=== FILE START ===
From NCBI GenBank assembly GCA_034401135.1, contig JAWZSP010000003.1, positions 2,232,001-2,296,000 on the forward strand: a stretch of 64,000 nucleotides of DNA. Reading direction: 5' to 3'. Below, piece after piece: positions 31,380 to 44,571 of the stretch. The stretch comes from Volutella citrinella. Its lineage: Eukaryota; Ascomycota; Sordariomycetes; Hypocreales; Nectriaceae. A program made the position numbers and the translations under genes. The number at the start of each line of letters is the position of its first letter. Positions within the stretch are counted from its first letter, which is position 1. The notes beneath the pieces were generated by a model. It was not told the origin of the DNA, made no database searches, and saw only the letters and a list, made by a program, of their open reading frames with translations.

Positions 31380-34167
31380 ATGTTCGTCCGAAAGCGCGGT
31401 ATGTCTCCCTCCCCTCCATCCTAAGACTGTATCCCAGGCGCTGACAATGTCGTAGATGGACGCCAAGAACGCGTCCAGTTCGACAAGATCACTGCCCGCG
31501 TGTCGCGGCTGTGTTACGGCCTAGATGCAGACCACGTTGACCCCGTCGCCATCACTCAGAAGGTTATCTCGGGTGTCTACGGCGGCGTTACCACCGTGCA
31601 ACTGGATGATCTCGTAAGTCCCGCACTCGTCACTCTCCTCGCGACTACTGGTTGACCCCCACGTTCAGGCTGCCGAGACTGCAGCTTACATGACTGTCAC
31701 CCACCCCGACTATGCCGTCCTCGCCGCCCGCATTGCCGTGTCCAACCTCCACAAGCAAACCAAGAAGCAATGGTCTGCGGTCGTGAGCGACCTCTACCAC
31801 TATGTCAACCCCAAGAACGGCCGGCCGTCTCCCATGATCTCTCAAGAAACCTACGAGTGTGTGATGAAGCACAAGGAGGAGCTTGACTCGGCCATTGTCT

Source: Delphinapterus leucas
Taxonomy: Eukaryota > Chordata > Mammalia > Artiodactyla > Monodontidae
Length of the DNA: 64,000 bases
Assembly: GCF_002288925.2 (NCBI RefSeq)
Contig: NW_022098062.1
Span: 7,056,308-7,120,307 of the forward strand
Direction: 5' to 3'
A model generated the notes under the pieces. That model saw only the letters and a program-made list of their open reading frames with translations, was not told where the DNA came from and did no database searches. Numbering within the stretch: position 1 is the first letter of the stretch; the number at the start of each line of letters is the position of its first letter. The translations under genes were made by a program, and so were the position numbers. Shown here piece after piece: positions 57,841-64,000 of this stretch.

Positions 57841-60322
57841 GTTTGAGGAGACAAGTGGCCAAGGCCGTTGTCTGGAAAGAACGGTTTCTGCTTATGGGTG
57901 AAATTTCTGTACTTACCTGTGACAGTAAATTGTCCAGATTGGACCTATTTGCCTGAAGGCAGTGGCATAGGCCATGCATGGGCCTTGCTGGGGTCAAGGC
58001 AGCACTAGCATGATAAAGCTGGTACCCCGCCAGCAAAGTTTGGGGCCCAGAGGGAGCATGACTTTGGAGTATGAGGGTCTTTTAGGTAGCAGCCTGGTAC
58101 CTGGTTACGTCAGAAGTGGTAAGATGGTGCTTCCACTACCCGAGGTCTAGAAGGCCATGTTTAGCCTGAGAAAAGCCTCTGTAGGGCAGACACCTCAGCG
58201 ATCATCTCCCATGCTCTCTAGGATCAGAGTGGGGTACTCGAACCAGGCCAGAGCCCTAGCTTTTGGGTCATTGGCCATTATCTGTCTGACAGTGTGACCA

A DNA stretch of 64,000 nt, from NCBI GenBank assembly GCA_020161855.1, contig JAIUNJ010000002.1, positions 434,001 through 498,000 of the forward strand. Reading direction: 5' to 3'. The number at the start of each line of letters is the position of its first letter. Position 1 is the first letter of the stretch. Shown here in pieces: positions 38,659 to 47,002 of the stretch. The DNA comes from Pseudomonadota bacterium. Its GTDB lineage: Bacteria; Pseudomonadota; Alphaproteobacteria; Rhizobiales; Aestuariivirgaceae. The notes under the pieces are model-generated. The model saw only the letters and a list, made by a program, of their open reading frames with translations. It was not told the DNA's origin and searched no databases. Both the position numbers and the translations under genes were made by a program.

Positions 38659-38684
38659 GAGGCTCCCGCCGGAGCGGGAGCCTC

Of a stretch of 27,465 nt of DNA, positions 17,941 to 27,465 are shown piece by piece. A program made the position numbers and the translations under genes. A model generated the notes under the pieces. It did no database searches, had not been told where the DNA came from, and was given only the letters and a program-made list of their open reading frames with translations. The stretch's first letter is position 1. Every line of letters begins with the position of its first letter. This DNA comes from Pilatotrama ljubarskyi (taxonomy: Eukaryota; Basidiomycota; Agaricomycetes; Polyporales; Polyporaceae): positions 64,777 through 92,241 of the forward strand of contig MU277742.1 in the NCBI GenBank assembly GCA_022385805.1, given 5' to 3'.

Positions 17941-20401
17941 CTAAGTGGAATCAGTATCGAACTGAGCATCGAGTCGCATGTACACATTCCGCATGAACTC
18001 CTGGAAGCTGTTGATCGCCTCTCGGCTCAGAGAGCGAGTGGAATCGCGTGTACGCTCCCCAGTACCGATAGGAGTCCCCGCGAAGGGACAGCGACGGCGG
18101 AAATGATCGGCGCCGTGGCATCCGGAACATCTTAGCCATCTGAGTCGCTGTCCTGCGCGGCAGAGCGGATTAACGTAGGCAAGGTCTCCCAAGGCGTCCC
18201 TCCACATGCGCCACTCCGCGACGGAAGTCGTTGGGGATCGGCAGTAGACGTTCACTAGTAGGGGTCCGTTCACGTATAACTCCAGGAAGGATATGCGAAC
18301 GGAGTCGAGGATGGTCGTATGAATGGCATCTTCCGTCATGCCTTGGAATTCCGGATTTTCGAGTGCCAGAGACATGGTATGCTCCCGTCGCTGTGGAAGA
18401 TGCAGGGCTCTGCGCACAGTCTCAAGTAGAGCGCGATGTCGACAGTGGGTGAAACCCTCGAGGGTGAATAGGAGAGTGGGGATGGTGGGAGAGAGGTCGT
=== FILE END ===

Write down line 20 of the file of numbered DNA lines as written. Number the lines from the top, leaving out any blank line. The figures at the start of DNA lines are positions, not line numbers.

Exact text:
58001 AGCACTAGCATGATAAAGCTGGTACCCCGCCAGCAAAGTTTGGGGCCCAGAGGGAGCATGACTTTGGAGTATGAGGGTCTTTTAGGTAGCAGCCTGGTAC